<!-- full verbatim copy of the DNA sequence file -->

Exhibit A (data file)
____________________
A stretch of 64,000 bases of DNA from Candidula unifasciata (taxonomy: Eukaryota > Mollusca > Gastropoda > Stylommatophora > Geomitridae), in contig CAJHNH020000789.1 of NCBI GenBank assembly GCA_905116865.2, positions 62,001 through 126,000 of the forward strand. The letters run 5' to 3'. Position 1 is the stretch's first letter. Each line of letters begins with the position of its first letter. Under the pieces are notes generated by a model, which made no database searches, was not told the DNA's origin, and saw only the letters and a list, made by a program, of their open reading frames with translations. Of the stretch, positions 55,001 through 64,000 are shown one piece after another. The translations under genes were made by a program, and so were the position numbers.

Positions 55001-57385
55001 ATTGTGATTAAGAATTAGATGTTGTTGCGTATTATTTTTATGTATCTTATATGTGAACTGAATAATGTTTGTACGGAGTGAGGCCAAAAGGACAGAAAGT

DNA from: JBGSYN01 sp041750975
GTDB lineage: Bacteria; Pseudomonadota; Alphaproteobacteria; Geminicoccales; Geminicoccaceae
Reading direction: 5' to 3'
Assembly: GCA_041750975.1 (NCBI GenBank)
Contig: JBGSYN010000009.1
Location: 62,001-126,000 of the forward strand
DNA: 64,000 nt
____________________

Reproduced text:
A stretch of 64,000 bases of DNA from Candidula unifasciata (taxonomy: Eukaryota > Mollusca > Gastropoda > Stylommatophora > Geomitridae), in contig CAJHNH020000789.1 of NCBI GenBank assembly GCA_905116865.2, positions 62,001 through 126,000 of the forward strand. The letters run 5' to 3'. Position 1 is the stretch's first letter. Each line of letters begins with the position of its first letter. Under the pieces are notes generated by a model, which made no database searches, was not told the DNA's origin, and saw only the letters and a list, made by a program, of their open reading frames with translations. Of the stretch, positions 55,001 through 64,000 are shown one piece after another. The translations under genes were made by a program, and so were the position numbers.

Positions 55001-57385
55001 ATTGTGATTAAGAATTAGATGTTGTTGCGTATTATTTTTATGTATCTTATATGTGAACTGAATAATGTTTGTACGGAGTGAGGCCAAAAGGACAGAAAGT

DNA from: JBGSYN01 sp041750975
GTDB lineage: Bacteria; Pseudomonadota; Alphaproteobacteria; Geminicoccales; Geminicoccaceae
Reading direction: 5' to 3'
Assembly: GCA_041750975.1 (NCBI GenBank)
Contig: JBGSYN010000009.1
Location: 62,001-126,000 of the forward strand
DNA: 64,000 nt